If they have not followed quarantine instructions, and you have been exposed to them during the quarantine period, need to go into quarantine from 7 days after you first saw them and 7 days after ie a full two weeks. After this period, if you have not contracted measles, you can book in for an immunization. Please do not come into the practice for an immunization during your quarantine period. If you become unwell in your quarantine period, please phone us and we will advise what to do. Please do not come into the practice without a doctor or nurse fetching you from your car.
I have heard that the measles vaccine (MMR) causes autism
There was a paper published in claiming the MMR caused autism, which has since been found to be untrue and withdrawn, and the author Dr. Wakefield was found guilty of ethical, medical, and scientific misconduct and his medical license was cancelled. Additional studies showed that the data presented were fraudulent. There is no evidence that this vaccine causes autism
I have heard that the measles vaccine (MMR) contains mercury
The MMR does not contain mercury.
I would like more information about vaccines
Immunisation Advisory Centre of New Zealand
I am pregnant/trying to get pregnant. Can I have the measles vaccine (MMR)?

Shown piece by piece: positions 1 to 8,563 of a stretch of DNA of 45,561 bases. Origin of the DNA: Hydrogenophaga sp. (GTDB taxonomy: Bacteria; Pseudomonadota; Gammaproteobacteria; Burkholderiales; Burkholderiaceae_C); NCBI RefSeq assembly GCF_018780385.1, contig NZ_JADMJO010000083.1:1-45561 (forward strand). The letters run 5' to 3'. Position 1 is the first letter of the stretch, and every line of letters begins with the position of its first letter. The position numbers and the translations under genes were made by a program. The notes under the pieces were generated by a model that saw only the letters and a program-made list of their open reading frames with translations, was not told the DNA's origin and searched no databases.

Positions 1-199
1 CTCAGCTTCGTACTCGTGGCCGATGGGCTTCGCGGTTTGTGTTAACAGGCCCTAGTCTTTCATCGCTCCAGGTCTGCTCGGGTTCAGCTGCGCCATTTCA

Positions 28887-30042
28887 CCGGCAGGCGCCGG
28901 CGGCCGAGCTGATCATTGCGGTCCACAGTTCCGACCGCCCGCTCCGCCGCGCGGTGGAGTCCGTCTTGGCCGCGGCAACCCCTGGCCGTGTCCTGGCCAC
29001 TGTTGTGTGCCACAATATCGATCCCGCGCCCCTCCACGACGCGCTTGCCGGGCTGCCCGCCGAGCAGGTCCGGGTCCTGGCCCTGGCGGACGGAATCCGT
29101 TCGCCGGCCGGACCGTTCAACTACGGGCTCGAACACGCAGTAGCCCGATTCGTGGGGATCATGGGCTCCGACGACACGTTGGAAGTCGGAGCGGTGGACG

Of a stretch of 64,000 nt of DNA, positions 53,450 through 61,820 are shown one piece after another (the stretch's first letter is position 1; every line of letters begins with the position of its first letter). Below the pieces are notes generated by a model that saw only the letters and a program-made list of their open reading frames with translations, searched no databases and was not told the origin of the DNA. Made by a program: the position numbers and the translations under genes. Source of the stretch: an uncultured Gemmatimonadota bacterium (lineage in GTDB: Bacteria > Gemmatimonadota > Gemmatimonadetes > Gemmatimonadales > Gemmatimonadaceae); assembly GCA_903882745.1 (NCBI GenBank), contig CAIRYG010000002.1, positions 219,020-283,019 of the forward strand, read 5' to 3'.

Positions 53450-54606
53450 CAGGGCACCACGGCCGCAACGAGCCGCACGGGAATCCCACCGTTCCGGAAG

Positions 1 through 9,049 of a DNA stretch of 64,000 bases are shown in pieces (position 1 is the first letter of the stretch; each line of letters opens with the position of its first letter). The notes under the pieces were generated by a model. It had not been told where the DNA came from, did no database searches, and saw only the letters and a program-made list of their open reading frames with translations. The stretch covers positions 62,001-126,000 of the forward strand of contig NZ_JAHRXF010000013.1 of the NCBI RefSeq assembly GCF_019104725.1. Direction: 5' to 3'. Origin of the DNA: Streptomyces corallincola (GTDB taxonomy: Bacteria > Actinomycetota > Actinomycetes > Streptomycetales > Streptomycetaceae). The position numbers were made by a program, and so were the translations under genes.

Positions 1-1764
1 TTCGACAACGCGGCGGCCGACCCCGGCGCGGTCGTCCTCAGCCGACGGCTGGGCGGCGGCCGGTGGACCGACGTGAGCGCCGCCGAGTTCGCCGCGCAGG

Unfortunately it is not safe to have this vaccine whilst you are pregnant, or if you are not using contraception and may be pregnant. This is because the vaccine is a weakened live virus and will pass to the fetus and may cause harm. We recommend that you use contraception for a month and have a negative pregnancy test before we give you this vaccine. In addition, we recommend that you do not fall pregnant for one month after this vaccine is given.
I am on immunosupressant medication. Can I have the vaccine?
No this virus is a weakened live virus and may harm you if you are on any of these medications.
Links to full resources from ARPHS
  • - Fact sheet – Information for people with suspected measles
  • - Fact sheet – Information for close contacts exposed to measles
  • - Immunisation Advisory Centre phone 0800466863
  • - Pack – Whānau Pack for GPs and EDs
  • - Calculate your quarantine period
  • - Translated key messaging
  • - Poster – Stop! Do you think you have measles?
  • - Latest measles advisories
  • - Information Sheet for MMR Vaccine
  • - Data Sheet for MMR Vaccine
Doctors Resources
  • - Guide – Managing measles in primary care
  • - Clinical pathway
  • - Form – Notifications
The children's 15 months vaccines have now been brought forward to 12 months to protect the children from measles at a younger age.
Adults born in the 1970s -1991 may not have had the 2 doses on measles vaccine necessary for protection. If you do not have a written record of 2 vaccines the Ministry of Health will pay for you to be vaccinated for free.This vaccine can not be given to pregnant women.
 Please ph 6236234 and book an appointment with the nurse.

FLU VACCINES 27/3/2019
Flu vaccines are now available. Free  flu vaccines for people with chronic conditions will be available from 1/4/2019.